Posts Tagged SaeboMAS.
[WEB SITE] Hocoma and Saebo Partner to Deliver Compact, Affordable Rehabilitation Solution for Upper Extremities
ZURICH & CHARLOTTE, N.C.–(BUSINESS WIRE)–Hocoma and Saebo today announced a partnership to improve the training possibilities for patients with moderate to mild impairments of the upper extremities. Together, the SaeboMas Mini and the ArmeoSenso deliver an easy-to-use, compact solution at an affordable price.
“Saebo is committed to helping patients around the globe achieve a new level of independence”
“Saebo is committed to helping patients around the globe achieve a new level of independence,” said Henry Hoffman, co-founder of Saebo. “Together with an industry leader such as Hocoma, we believe we can maximize the potential of our affordable and evidence-based solutions.”
“We are very excited to be working with Saebo,” said Hocoma CEO and co-founder Dr. Gery Colombo. “Neurological disorders afflict thousands of people each year and by teaming up with another leading player in the industry, we expect to be able to help even more patients recover faster and with better long-term outcomes than conventional rehabilitation therapy can offer.”
In the future, Saebo and Hocoma plan to deepen their partnership. Further solutions are expected to be optimized so that they complement each other as perfectly as the SaeboMas Mini and the ArmeoSenso. Dr. Gery Colombo added: “Our ultimate goal is to provide all patients with a compact, affordable rehabilitation solution – regardless of the specific body parts affected by neurological damage.”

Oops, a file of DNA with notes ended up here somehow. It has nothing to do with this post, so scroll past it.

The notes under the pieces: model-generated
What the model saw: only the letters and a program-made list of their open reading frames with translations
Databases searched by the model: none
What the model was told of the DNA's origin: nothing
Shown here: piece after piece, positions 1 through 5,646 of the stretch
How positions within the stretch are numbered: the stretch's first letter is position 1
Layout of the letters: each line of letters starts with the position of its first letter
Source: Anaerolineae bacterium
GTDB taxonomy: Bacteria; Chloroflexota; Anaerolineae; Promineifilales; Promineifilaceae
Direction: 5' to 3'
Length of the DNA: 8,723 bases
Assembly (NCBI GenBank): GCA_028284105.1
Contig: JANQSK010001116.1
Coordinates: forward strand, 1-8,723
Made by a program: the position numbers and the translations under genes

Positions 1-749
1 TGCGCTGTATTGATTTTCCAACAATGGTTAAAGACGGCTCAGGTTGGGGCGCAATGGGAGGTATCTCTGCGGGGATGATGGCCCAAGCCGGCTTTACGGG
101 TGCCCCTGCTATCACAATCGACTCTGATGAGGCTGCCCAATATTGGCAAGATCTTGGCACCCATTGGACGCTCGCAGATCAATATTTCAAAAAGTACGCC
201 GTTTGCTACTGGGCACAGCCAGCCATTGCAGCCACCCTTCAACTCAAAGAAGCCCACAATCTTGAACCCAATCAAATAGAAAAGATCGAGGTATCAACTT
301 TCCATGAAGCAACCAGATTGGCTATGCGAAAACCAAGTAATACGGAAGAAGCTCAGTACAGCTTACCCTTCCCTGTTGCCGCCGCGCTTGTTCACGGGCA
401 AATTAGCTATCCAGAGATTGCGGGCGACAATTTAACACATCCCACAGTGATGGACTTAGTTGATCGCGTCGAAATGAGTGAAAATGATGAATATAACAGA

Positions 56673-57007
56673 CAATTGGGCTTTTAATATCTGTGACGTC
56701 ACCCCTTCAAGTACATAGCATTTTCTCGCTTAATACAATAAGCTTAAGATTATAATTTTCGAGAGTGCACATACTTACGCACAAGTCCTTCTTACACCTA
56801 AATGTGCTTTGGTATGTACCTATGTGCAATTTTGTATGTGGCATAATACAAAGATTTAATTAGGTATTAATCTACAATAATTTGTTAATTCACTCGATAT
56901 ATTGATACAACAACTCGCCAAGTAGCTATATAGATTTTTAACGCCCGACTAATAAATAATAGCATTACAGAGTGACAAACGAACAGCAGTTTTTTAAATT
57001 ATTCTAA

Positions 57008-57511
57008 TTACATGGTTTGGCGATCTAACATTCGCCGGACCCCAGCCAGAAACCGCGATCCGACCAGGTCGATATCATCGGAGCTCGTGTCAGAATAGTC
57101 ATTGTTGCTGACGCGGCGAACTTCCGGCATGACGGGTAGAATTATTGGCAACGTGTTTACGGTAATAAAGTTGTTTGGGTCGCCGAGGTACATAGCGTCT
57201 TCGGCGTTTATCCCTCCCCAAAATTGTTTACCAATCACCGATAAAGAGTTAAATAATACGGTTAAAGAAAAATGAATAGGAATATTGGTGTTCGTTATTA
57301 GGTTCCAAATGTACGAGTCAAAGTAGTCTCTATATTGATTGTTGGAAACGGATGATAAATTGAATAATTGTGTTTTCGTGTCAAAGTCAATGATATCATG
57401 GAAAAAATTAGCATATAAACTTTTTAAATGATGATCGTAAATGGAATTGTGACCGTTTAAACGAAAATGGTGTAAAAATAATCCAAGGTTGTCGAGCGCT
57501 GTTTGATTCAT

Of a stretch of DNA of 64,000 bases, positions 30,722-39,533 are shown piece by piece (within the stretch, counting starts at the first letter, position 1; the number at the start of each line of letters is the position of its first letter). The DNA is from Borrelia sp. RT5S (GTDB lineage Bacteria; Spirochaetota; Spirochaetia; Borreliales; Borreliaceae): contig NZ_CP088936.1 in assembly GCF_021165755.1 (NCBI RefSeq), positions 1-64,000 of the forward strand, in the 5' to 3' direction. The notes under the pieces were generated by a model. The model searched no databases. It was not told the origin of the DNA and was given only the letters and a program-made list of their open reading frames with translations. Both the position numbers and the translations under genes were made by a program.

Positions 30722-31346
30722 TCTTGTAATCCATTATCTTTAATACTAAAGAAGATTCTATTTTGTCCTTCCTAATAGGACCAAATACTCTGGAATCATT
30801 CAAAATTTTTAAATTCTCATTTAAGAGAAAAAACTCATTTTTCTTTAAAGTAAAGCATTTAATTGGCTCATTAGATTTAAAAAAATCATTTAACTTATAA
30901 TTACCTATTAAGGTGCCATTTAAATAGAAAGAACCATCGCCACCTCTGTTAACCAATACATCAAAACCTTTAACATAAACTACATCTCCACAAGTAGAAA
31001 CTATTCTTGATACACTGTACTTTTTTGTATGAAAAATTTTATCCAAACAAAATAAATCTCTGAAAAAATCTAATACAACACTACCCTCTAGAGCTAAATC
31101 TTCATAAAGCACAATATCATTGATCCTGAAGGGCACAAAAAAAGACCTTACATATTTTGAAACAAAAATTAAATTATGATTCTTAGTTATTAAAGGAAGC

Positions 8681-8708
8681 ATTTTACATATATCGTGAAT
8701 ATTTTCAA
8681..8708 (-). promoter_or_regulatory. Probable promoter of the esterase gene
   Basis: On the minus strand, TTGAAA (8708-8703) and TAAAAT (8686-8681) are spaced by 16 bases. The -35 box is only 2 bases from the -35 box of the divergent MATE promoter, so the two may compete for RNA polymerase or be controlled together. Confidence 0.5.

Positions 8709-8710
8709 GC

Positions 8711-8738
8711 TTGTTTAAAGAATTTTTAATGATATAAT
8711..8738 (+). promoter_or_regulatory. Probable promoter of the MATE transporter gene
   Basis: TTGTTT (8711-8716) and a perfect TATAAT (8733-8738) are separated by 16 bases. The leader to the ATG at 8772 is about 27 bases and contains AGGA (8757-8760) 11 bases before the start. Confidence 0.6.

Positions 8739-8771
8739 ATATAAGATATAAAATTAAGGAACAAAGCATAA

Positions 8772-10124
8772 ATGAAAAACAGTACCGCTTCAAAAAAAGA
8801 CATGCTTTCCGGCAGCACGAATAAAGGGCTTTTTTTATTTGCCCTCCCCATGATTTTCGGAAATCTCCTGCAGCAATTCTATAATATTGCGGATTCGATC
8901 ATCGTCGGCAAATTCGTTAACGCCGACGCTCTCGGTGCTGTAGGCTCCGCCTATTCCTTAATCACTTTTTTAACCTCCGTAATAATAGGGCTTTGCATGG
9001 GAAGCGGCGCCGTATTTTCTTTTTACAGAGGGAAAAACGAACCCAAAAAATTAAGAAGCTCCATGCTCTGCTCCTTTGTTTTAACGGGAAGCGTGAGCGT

The new partnership can be experienced live at Rehabweek in London from July 17-21.
A successful therapy begins in patients’ heads. In the firm belief that – step by step – they can reach their goals and regain quality of life.
This is what we work for at the Swiss medtech company Hocoma. With technologies and ideas that look at functional movement therapy from a completely different angle. Because they enable independent exercises and create maximum motivation. Because they challenge people to take courage and support their hopes with personal achievements.
We are committed to creating the ideal therapy. Our awarded robotic and sensor-based devices offer solutions for intensive gait therapy (Lokomat®, Andago®), functional therapy of the upper extremities (Armeo®), robotic mobilization and functional electrical stimulation in early rehabilitation (Erigo®) as well as functional movement therapy within low back pain treatment (Valedo® Therapy Concept) at home and at the clinic. They are the result of intensive research, consistent development and continuous exchange with patients, therapists and partners in research and science.
Those who see to break new grounds need to stay open to exceptional ideas. They have the potential of being exceptionally effective. This guiding principle by Hocoma founder and CEO Dr. Gery Colombo has accompanied us since our start in 2000 and is still lived and implemented by our dedicated employees around the world. At the headquarters in Volketswil near Zurich (Switzerland) and the subsidiaries in the USA, Singapore and Slovenia they achieved a turnover of 30 million CHF in 2016.